An ‘F’ for Social Promotion

Education, Michael Zwaagstra (historic), Publications, Uncategorized

Executive Summary

Social promotion is the practice of advancing students to the next grade even if they have not met the academic requirements of their current year. Generally, advocates of social promotion focus on the problems they associate with grade retention or repetition.

• The argument for social promotion rests primarily upon the claim that students kept behind end up worse off academically and emotionally than those socially promoted.

Despite the widespread use of social promotion in North American schools, there are good reasons to question this practice.

• Social promotion leads to graduates who lack the necessary knowledge and skills for academic success.

• Social promotion results in signifi cant ability disparities among students in individual classrooms.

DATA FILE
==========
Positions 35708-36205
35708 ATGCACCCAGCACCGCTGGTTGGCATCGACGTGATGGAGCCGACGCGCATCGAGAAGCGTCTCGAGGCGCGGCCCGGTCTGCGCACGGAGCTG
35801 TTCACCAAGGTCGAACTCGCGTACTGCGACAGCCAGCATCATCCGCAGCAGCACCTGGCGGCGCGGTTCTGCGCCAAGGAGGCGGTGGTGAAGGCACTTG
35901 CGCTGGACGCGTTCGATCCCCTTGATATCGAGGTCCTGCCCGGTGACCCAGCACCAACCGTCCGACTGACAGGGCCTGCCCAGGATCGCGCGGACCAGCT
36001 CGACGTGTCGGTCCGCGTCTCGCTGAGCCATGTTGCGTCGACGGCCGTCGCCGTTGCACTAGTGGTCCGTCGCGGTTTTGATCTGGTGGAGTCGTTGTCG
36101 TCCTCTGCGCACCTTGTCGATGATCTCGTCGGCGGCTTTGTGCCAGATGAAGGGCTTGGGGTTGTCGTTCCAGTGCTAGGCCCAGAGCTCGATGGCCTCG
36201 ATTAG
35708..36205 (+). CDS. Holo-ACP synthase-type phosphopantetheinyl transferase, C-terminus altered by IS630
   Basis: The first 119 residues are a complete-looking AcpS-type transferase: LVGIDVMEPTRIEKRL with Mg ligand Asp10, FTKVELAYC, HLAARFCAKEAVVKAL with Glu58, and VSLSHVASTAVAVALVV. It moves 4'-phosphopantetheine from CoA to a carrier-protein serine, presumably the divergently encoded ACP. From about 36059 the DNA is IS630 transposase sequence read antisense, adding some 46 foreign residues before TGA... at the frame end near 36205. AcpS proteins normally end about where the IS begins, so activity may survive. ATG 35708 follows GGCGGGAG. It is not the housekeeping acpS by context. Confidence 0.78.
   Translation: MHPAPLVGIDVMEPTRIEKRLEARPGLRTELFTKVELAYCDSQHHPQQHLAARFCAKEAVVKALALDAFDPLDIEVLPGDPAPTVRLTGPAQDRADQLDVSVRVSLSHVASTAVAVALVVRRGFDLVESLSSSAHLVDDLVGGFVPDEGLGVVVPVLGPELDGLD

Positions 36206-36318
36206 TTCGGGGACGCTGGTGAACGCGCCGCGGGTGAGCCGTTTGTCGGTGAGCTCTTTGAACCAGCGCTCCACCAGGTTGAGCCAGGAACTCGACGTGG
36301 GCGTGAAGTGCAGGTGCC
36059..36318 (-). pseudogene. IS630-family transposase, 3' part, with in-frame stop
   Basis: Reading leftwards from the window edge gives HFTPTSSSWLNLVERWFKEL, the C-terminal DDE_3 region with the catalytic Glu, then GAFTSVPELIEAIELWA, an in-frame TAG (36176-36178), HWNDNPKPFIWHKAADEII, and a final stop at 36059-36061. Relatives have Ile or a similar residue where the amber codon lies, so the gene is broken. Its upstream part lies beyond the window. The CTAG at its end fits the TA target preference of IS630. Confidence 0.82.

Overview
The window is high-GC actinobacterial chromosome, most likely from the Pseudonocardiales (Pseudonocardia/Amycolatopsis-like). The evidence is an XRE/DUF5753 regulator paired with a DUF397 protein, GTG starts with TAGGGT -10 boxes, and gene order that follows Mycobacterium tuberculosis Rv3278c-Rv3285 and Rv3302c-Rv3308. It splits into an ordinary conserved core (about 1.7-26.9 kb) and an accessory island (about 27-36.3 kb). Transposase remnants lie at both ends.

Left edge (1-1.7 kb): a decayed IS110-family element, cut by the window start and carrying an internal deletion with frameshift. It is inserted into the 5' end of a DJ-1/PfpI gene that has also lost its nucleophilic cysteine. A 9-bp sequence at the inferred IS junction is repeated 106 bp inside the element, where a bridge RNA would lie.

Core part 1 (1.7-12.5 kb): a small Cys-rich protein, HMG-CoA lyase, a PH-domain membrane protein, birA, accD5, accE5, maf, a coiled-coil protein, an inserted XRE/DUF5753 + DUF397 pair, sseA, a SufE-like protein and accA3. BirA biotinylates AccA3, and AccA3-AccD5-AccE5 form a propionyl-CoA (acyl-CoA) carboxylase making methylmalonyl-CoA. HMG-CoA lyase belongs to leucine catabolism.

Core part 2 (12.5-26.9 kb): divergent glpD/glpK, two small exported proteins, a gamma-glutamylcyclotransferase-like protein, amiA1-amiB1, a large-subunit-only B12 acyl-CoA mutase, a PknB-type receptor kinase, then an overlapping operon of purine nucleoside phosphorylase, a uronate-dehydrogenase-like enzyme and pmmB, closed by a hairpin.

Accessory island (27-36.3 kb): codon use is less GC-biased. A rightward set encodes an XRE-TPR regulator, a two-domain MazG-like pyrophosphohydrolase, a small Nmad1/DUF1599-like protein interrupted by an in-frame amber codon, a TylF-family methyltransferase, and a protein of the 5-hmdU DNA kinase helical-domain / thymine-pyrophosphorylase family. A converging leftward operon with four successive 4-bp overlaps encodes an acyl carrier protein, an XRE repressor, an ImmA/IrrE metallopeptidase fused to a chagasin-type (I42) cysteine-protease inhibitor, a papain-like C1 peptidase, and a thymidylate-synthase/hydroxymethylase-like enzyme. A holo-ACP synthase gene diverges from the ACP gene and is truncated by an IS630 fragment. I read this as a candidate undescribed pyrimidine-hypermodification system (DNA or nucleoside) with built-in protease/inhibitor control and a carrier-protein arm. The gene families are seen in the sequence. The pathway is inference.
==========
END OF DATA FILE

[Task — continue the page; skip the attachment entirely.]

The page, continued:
• Many of the criticisms leveled at grade retention (i.e., higher dropout rates and damage to self-esteem) apply to social promotion.

• The negative effects of grade retention have been exaggerated.

• Social promotion has a negative effect on student motivation.

The practice of promoting students without suffi cient regard to academic ability or achievement needs to end. There are circumstances where students will benefi t from extra time in a particular grade or course.

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